Africa ◽  
1995 ◽  
Vol 65 (4) ◽  
pp. 525-544 ◽  
Author(s):  
Mario I. Aguilar

AbstractThe Boorana of the Waso area of north-eastern Kenya settled there in the 1930s. Upon the settling of colonial administrative boundaries in 1934 they became isolated from the rest of the Boorana in northern Kenya and Ethiopia. Thereafter a process of ‘somalisation’ took place through which they replaced their Oromo ritual moments with Islamic practices. By the 1950s most of the Waso Boorana had converted to Islam, and since then have been considered Muslims by the rest of Kenya. Nevertheless recent research has shown that there has been a revival of traditional religious practices among them. The article divides the history of the Waso Boorana into two periods: (1) from their settlement in the Waso area to the events leading to Kenya's independence (1932–62) and (2) from Kenya's independence to the 1990s (1963–92). It is in this second period in their history that the Waso Boorana began a process of religious diversification. Traditional religious practices revived in their settlements and distrust emerged of Islam. The article argues that there has been a reconversion to traditional practices, based on a local principle, the Waso Boorana division of herds.


2018 ◽  
Vol 7 (2) ◽  
pp. 37 ◽  
Author(s):  
Blasius Achiri-Taboh

Although English spelling has been of significant interest to scholars since the 1950s, it has remained a major problem even to native speakers. One peculiar problem with it is the spelling variation of the noun formation suffix often represented in discourse as “shun,” mainly between -tion and -sion. Current textbooks of English grammar have generally not discussed rules of its spelling with either form, even though they do many others. However, following online resources, conflicting on how to spell it are in current debate, with two main schools of thought that each fall in line with one of two approaches that can be called the “word-based model” and the “base-word model.” In Achiri-Taboh (2018), I have shown that, in writing down words that end with “shun,” the base-word model is to be preferred, presenting argument for a synchronic rule following the base-word model with seven conditions to warrant the use of -sion as opposed to -tion, albeit with exceptions. Following current debates and a test of Anglophone Cameroonian students for their spelling preferences, the present study establishes the problem as global and compelling enough, especially for Non-Native users and learners of English, to warrant an address in grammar textbooks by means of available recourses like the recent base-word-based rule. The study also demonstrates that the prevalence of the problem actually stems from the lack of readily available spelling rules in grammar textbooks, and that there is a need for further research on spelling rules in English.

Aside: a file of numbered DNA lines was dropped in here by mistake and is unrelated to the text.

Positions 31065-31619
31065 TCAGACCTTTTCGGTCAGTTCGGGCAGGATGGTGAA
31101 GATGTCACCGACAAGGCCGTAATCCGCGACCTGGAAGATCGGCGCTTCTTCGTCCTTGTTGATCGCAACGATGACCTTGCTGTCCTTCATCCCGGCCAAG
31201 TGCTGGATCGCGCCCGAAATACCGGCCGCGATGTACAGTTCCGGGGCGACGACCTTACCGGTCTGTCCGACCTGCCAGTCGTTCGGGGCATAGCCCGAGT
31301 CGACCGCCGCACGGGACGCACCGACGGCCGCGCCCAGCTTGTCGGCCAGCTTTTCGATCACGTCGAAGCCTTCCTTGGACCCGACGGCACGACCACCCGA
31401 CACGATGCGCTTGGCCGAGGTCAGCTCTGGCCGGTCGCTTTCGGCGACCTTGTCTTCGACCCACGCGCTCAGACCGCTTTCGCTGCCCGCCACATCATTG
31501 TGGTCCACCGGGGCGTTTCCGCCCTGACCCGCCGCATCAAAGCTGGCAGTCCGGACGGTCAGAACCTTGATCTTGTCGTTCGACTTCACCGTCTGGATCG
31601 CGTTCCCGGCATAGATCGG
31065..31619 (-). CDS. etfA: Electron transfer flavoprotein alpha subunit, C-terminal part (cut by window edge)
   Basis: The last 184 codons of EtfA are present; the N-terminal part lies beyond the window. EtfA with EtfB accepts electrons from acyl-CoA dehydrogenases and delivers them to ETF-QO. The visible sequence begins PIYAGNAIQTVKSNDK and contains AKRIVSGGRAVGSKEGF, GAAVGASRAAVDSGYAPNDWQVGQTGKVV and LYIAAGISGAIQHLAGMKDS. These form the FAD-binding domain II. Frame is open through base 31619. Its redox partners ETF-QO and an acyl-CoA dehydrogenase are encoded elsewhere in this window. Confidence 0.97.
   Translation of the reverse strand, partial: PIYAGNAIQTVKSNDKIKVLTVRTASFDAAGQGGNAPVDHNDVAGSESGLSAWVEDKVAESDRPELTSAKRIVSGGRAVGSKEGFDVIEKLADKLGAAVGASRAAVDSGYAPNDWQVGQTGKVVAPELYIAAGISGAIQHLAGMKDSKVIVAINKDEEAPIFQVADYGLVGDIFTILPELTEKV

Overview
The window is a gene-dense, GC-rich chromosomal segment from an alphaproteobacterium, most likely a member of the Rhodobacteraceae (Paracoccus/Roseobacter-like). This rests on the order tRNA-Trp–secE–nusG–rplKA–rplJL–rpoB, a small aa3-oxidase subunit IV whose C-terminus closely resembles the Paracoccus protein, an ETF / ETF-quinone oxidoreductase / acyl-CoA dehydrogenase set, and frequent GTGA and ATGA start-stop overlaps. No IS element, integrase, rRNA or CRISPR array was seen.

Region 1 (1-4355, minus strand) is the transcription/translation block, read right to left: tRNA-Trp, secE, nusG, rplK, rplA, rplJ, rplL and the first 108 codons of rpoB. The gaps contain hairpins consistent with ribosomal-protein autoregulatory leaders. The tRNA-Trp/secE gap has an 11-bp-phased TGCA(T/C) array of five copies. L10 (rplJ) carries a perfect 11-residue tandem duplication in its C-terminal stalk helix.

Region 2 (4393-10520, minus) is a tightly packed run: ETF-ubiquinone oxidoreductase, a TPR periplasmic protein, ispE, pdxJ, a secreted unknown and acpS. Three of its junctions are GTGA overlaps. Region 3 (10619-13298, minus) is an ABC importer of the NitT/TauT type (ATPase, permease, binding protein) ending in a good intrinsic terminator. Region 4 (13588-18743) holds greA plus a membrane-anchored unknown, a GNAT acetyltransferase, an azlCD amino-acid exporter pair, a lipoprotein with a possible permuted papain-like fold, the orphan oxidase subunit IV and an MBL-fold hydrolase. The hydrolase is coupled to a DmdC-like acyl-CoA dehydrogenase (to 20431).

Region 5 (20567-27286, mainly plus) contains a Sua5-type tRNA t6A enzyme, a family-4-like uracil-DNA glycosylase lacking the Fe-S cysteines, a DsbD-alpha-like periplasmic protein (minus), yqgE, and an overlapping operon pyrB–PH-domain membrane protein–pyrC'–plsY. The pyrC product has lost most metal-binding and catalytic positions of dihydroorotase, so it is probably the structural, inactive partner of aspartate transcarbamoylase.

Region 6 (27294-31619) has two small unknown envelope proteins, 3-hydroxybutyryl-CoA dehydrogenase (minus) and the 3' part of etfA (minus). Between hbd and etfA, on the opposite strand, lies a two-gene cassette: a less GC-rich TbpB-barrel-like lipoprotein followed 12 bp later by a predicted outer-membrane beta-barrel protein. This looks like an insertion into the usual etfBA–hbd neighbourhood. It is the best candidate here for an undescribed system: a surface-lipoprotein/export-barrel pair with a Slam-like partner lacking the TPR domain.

Africa ◽  
1974 ◽  
Vol 44 (1) ◽  
pp. 71-81
Author(s):  
Leland Donald

Opening ParagraphThe Yalunka of north-eastern Sierra Leone are predominantly Muslim. Their religion seems to be a straightforward variant of contemporary West African Islam. They have been exposed to Islam for several centuries and although they had powerful Muslim neighbours during the eighteenth and nineteenth centuries, for most of this period they resisted conversion and remained pagan (Laing, 1825; Donald, 1968) until 1882, when they were conquered by one of the armies of Samory and forcibly converted. After the establishment of British and French control over their area in the 1890s many Yalunka reverted to paganism, but Islam remained viable and the number of adherents increased steadily. By the 1950s nearly all Yalunka in Sierra Leone were at least nominal Muslims.


Author(s):  
Jean-Marc Leveratto ◽  
Fabrice Montebello

This article shows the heuristic value of a film consumption study that combines oral archives and fieldwork with written sources. Oral archives on film consumption provided by a local film market of Longwy, an industrial town of north-eastern France, during the 1950s allow the researcher to reconstruct the audience’s collective experience of the films released on this market. Combined with a systematic study of local releases and their box office, they give us access to the artistic expertise of local filmgoers in the past and motivate us to challenge the conventional interpretation of film consumption as the ostensibly predictable expression of a social taste.


2000 ◽  
Vol 43 (1) ◽  
pp. 129-143 ◽  
Author(s):  
Elaina M. Frieda ◽  
Amanda C. Walley ◽  
James E. Flege ◽  
Michael E. Sloane

This study investigated the link between the perception and production of the English vowel /i/ by adult native speakers of English. Participants first produced the vowel /i/ using normal (citation) and careful (hyperarticulated) speech, then completed a method of adjustment task in which they selected their ideal exemplar of /i/. In this perceptual task, 24 of 35 participants had a prototype; the remaining 11 did not, but were retained for comparison. In keeping with the hyperspace effect (K. Johnson, E. Flemming, & R. Wright, 1993), all participants selected perceptual stimuli with F1 and F2 values that were more extreme (i.e., higher and further forward in the vowel space) than those of their normal, citation productions. An analysis of front-back and high-low qualities for the perceptual and production data in Euclidian space revealed that hyperarticulated speech was closer to the perceptual data than citation speech was, but only for participants with relatively clear-cut prototypes. The basis for such individual variation in perception-production links is discussed.


Sign in / Sign up

Export Citation Format

Share Document